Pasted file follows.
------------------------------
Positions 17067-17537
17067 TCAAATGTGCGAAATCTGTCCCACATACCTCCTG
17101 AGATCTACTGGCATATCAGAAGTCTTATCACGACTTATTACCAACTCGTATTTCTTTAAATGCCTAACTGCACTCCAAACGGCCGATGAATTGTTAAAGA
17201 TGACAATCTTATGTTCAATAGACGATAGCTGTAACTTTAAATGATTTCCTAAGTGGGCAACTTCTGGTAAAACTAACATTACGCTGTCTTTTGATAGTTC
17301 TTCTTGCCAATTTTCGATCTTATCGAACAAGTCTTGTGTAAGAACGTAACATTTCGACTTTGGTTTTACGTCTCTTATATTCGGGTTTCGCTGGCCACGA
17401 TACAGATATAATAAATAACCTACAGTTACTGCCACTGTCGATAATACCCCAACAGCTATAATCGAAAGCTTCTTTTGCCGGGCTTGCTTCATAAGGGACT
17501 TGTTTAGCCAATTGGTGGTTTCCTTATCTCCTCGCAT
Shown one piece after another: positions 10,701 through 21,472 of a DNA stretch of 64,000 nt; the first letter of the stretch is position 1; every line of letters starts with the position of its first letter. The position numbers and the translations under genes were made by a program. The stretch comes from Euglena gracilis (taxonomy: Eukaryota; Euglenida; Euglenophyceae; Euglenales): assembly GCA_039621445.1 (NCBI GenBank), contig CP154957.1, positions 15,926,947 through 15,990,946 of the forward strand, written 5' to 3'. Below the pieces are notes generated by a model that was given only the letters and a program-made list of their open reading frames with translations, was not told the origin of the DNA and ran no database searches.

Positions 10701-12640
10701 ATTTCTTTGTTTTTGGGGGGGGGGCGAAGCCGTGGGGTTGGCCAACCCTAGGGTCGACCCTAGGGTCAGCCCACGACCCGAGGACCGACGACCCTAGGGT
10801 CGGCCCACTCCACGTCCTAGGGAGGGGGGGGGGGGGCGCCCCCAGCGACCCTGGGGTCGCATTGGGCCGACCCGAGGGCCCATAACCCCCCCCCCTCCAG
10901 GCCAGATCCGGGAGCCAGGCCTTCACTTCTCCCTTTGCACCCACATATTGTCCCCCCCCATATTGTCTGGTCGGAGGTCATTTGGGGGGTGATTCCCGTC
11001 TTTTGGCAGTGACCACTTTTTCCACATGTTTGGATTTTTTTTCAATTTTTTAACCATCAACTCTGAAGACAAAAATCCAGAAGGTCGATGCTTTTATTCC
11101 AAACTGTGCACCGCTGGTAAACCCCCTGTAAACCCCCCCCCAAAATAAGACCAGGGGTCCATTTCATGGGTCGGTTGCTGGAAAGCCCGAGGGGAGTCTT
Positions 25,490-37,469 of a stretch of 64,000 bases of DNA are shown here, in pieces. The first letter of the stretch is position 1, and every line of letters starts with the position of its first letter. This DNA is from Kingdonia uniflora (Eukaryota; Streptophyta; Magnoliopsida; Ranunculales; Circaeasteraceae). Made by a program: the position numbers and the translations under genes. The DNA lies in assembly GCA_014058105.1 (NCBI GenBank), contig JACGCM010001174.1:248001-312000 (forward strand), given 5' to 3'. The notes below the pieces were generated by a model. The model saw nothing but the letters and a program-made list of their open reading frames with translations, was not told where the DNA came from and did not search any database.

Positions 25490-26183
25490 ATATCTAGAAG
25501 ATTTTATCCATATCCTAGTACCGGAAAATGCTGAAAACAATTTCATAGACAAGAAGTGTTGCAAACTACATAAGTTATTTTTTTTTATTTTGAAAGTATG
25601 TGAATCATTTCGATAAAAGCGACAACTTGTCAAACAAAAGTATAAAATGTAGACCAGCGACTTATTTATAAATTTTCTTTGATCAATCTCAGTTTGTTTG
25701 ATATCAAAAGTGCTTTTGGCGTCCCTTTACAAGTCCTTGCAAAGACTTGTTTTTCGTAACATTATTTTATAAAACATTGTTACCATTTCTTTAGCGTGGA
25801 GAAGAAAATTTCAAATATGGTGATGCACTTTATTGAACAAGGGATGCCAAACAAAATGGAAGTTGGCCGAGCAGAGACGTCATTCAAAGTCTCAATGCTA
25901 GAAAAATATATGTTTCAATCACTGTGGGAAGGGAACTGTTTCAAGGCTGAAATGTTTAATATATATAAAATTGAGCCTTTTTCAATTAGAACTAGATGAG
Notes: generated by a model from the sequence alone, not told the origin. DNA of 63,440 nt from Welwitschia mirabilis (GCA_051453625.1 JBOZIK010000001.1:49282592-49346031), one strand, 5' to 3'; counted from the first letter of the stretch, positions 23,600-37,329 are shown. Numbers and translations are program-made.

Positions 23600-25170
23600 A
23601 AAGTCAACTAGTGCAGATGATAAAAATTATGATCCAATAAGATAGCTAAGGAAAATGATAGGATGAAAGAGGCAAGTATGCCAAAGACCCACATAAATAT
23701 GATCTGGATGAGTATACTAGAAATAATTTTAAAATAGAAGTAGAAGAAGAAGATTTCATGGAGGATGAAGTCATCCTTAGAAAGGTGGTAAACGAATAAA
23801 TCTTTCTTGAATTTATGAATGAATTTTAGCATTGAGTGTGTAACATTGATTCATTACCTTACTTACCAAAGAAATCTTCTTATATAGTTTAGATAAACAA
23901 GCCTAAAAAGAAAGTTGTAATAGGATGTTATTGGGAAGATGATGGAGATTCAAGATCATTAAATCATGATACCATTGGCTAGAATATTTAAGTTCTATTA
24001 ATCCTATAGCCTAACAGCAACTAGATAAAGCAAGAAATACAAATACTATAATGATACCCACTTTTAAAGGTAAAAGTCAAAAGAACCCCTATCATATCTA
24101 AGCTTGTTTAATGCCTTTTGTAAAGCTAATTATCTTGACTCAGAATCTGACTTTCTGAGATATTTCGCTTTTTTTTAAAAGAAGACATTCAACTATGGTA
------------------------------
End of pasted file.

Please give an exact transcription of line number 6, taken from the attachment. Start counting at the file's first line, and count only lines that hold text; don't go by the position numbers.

17401 TACAGATATAATAAATAACCTACAGTTACTGCCACTGTCGATAATACCCCAACAGCTATAATCGAAAGCTTCTTTTGCCGGGCTTGCTTCATAAGGGACT